Dynamic Compression of Metals

Dynamic compression

Study­ing the behav­ior of met­als dur­ing a high-speed dynam­ic com­pres­sion event has always been chal­leng­ing due to the com­plex test set up and fast data cap­ture rates required. Cur­rent­ly, very lit­tle lit­er­a­ture is avail­able regard­ing defor­ma­tion behav­ior at strain rates of  10 to 500s-1. Uti­liz­ing high-speed cam­eras, the Vic-3D HS sys­tem can be used to quan­ti­fy the sur­face dis­place­ments and strains in three dimen­sions over the entire field with great pre­ci­sion. Dig­i­tal Image Cor­re­la­tion (DIC) has gained wide­spread pop­u­lar­i­ty over recent years in such high-speed appli­ca­tions due to its high accu­ra­cy, flex­i­bil­i­ty and ease of use.




Dynamic compression2In this exam­ple, a 6mm diam­e­ter cylin­dri­cal spec­i­men was com­pressed at a strain rate of 50s-1. The Vic-3D HS sys­tem was used to cap­ture the  sur­face dis­place­ments and  strains on  the  spec­i­men dur­ing the event. A ran­dom speck­le pat­tern is applied to the spec­i­men that allows the analy­sis soft­ware to eas­i­ly track the defor­ma­tion to sub-pix­el accu­ra­cy. Although the high- speed cam­eras are capa­ble of much high­er cap­ture rates, for this test they were set to an appro­pri­ate frame rate of 14,400fps to max­i­mize spa­tial res­o­lu­tion while acquir­ing an ade­quate num­ber of images dur­ing the event. The cam­eras were post-trig­ger at a res­o­lu­tion of 1024 x 400 pix­els. After the event, the images are trans­ferred to the computer’s  hard  dri­ve, and  then  post-processed using Vic-3D analy­sis software.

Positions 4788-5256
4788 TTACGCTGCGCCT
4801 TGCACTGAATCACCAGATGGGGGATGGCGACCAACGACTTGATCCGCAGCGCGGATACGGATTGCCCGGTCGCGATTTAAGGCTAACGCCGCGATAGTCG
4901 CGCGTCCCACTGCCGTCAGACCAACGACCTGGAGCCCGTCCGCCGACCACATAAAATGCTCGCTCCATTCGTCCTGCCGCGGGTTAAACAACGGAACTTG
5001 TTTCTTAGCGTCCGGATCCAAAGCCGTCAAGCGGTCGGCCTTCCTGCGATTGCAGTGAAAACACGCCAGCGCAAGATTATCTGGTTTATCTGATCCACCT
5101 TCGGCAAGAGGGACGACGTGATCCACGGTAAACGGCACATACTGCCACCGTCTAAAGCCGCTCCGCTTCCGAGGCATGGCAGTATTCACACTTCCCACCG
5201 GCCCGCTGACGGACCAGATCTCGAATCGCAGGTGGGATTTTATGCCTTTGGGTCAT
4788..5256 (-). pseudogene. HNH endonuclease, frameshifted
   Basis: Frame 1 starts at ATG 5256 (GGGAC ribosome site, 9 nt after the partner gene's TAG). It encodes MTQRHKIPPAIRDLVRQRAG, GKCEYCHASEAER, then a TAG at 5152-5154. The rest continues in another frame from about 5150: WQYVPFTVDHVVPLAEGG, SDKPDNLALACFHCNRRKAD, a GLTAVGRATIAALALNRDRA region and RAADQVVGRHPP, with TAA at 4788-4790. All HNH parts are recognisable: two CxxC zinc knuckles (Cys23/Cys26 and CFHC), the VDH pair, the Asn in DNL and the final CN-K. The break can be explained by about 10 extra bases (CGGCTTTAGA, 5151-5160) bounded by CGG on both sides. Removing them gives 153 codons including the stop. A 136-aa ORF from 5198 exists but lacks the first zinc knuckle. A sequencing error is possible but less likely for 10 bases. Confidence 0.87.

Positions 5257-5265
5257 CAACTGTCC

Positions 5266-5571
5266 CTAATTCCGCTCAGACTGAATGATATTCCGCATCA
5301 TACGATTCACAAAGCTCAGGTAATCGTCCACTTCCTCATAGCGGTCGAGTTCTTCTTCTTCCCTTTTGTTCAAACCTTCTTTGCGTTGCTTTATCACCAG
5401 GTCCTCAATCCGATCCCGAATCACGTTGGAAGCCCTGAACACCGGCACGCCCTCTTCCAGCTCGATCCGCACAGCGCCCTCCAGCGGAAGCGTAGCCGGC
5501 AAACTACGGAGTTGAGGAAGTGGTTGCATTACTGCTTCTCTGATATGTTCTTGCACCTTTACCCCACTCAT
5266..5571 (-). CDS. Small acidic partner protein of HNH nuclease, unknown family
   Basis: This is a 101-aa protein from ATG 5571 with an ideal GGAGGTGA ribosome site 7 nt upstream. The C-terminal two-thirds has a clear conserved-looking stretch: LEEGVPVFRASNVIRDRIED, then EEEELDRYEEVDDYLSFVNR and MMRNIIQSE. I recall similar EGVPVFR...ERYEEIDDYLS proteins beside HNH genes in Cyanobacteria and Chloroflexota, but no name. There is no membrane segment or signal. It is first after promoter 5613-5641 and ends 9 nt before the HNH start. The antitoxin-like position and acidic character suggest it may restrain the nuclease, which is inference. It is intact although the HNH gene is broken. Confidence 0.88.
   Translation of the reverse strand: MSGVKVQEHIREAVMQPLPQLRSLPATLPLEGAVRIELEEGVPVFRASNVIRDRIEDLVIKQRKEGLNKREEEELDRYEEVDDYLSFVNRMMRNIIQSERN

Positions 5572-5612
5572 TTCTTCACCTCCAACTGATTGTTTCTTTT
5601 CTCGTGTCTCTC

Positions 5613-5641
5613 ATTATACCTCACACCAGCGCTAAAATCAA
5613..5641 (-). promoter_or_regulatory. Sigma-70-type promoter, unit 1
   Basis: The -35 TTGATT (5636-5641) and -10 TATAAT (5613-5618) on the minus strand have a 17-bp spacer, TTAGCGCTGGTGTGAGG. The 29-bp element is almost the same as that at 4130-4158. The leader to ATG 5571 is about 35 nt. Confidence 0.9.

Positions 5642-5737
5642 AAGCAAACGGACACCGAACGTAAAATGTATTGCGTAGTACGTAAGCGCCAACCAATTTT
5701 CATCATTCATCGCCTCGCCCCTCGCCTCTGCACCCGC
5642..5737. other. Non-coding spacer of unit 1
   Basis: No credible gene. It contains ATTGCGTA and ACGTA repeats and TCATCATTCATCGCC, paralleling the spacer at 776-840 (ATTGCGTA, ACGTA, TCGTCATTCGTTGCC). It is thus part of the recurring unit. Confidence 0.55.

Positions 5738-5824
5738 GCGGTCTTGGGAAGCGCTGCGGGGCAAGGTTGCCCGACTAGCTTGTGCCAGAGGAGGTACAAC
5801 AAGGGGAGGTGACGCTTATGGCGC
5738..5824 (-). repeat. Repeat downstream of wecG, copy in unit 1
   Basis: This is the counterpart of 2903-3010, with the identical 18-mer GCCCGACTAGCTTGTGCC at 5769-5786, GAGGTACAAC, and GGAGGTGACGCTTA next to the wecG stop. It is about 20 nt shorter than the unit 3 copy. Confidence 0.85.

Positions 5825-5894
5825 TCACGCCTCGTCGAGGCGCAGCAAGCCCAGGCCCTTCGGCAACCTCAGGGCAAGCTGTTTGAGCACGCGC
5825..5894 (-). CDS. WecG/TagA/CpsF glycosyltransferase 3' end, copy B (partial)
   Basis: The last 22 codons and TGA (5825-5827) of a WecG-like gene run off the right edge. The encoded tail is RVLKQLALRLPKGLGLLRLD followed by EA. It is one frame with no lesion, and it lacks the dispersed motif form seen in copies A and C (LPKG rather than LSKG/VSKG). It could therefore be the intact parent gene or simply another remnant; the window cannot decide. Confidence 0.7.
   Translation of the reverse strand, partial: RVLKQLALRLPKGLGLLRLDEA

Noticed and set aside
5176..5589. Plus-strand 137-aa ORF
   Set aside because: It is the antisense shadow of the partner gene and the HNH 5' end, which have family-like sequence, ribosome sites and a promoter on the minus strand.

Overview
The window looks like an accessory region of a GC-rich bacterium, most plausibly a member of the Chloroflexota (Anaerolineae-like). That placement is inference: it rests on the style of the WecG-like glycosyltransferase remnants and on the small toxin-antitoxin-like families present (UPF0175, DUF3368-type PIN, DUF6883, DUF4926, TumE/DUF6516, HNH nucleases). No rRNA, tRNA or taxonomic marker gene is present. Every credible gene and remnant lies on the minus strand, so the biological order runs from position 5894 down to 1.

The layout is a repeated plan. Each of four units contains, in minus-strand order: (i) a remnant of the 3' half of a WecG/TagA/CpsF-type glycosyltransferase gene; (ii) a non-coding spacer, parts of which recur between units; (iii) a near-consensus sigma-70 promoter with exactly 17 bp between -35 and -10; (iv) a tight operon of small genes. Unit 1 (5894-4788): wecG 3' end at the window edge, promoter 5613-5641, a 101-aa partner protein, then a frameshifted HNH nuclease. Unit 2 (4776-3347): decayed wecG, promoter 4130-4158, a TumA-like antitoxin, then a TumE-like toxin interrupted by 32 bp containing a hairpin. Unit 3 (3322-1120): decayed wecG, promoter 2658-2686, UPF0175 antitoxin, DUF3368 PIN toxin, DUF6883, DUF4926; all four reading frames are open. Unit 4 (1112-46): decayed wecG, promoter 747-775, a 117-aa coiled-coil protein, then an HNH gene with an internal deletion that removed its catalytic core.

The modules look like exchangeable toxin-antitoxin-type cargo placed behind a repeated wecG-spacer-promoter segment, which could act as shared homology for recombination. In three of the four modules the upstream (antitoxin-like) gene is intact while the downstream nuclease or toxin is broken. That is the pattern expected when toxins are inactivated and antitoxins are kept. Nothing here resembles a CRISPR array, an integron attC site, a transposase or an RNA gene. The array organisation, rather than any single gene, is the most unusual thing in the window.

Images cour­tesy of Amos Gilat & Jere­my Sei­dt at Ohio State University.